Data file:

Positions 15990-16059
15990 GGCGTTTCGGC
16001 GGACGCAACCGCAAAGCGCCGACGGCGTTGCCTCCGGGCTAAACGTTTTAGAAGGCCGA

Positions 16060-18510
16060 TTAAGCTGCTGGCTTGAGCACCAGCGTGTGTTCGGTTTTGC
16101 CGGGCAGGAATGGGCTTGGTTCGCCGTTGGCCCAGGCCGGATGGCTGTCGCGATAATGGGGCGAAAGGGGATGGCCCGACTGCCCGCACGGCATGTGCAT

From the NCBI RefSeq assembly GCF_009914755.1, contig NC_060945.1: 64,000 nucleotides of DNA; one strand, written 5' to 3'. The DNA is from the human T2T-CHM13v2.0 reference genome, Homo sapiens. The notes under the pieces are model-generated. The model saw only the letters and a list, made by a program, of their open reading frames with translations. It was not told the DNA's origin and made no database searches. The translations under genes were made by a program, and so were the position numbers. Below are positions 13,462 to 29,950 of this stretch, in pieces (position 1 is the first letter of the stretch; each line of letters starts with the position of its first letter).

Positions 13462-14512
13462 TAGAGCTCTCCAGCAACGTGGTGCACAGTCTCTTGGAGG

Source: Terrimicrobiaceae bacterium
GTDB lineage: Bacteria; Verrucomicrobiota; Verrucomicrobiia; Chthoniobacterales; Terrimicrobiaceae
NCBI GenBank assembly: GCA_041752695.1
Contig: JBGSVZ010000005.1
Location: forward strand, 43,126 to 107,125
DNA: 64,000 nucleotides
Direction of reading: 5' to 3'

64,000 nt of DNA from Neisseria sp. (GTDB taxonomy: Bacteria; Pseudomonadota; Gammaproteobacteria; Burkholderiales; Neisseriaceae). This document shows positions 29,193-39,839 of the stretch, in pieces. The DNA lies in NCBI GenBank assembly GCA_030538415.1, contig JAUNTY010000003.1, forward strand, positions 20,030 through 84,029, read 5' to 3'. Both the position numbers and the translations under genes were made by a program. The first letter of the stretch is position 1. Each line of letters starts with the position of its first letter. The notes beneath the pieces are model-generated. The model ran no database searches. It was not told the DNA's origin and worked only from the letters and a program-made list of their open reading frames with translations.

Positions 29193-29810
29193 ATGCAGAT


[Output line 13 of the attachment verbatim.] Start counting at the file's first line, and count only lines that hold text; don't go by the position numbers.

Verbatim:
Contig: JBGSVZ010000005.1